Literary Precedents for Jubal Sackett

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L'Amour's family sagas with their reappearing characters and depiction of a historical era in a particular region have many predecessors, including the sagas of James Fenimore Cooper, Honore de Balzac, Emile Zola, Anthony Trollope, John Galsworthy, William Dean Howells, and Francis Marion Crawford. Of this group L'Amour most resembles Balzac and Zola. Like Balzac, L'Amour uses reappearing characters and "indeterminacy" (he leaves gaps in the stories of the various generations of the family which the reader must imaginatively fill in). Also like Balzac, L'Amour shifts narrative point of view between novels and sometimes within the novel (one chapter in Jubal Sackett is told from Itchakomi's point of view, the rest from Jubal's) to show various reactions to the same events and ideas.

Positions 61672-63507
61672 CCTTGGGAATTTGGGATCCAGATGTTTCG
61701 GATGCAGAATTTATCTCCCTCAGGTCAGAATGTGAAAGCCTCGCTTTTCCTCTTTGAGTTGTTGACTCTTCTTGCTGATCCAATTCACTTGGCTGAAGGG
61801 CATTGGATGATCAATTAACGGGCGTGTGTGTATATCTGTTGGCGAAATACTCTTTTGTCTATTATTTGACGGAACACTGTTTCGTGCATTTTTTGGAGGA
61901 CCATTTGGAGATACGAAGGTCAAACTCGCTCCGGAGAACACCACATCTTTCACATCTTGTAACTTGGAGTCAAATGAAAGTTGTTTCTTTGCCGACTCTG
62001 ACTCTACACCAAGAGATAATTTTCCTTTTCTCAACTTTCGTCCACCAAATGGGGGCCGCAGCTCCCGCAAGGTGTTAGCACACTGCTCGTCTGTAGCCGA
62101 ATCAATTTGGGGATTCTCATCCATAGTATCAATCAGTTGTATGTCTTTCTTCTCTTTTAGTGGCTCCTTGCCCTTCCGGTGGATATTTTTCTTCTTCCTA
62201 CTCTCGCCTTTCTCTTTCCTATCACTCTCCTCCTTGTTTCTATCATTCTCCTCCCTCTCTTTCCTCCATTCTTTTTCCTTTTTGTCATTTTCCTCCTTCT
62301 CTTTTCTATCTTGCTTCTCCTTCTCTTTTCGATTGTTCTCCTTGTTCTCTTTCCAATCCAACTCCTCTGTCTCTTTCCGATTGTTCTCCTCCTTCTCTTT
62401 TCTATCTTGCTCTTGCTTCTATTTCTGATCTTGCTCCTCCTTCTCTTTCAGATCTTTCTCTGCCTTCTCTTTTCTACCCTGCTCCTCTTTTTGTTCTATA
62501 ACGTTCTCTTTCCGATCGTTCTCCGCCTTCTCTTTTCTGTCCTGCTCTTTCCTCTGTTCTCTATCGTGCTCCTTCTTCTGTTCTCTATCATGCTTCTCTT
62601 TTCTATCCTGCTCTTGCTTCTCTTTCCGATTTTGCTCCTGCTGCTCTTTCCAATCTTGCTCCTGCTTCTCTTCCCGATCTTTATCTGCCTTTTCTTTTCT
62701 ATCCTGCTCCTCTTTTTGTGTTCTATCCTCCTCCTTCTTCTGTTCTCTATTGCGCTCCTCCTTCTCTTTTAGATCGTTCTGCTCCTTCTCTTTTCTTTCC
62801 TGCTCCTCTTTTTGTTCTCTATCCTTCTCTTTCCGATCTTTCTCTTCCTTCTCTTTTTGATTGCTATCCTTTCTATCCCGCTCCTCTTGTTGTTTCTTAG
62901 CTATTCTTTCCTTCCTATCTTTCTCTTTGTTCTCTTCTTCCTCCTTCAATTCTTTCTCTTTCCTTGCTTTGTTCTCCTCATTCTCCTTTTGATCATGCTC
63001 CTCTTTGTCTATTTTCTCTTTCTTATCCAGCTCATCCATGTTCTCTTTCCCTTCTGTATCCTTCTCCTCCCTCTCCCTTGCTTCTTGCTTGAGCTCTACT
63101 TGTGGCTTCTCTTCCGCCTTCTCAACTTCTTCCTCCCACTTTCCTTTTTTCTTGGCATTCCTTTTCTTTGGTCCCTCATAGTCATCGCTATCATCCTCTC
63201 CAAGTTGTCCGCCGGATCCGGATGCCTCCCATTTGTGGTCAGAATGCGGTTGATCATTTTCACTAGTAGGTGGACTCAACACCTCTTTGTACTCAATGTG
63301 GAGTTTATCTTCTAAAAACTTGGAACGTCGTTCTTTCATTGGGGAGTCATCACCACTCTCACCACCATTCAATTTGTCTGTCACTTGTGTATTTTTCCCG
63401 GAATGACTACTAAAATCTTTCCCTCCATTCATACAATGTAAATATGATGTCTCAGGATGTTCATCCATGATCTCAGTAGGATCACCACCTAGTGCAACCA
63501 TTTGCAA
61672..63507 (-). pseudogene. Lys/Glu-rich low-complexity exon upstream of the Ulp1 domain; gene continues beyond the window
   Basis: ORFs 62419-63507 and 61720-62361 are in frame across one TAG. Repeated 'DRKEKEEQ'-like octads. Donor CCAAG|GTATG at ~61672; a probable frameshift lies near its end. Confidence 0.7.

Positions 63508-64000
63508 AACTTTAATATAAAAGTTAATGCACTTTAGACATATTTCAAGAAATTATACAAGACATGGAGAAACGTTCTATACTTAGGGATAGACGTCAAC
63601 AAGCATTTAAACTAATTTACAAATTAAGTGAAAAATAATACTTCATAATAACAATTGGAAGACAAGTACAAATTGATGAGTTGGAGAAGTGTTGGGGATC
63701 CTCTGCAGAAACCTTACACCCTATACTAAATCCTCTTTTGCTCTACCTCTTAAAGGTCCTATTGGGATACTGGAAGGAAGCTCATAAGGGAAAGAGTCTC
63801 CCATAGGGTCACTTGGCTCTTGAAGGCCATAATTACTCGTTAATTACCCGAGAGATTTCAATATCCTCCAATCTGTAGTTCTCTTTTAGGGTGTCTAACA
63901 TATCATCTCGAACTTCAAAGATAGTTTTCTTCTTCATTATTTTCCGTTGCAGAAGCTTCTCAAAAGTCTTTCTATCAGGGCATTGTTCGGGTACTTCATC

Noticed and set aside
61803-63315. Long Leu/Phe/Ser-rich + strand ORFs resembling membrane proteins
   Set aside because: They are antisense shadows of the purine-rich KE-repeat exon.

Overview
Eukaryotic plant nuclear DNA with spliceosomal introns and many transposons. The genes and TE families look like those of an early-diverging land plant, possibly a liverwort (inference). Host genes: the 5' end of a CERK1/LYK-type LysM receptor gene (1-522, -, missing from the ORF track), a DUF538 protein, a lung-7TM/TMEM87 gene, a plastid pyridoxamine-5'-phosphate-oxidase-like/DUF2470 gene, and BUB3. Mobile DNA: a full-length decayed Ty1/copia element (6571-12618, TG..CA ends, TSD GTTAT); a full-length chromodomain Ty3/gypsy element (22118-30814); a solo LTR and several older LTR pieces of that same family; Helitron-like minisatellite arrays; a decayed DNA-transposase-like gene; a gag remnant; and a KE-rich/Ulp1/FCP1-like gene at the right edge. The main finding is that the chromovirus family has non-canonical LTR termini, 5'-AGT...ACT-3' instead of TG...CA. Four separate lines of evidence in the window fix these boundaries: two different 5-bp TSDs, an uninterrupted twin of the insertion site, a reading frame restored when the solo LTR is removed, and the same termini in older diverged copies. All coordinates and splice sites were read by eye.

L'Amour resembles Zola in Zola's dramatization of families through generations and, specifically, Zola's use of inherited characteristics. Jubal, like his father and Lila, has second sight...

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This section contains 230 words
(approx. 1 page at 300 words per page)
Buy the Jubal Sackett Short Guide
Copyrights
Beacham's Encyclopedia of Popular Fiction and Beacham's Guide to Literature for Young Adults
Jubal Sackett from Beacham's Encyclopedia of Popular Fiction and Beacham's Guide to Literature for Young Adults. ©2005-2006 Thomson Gale, a part of the Thomson Corporation. All rights reserved.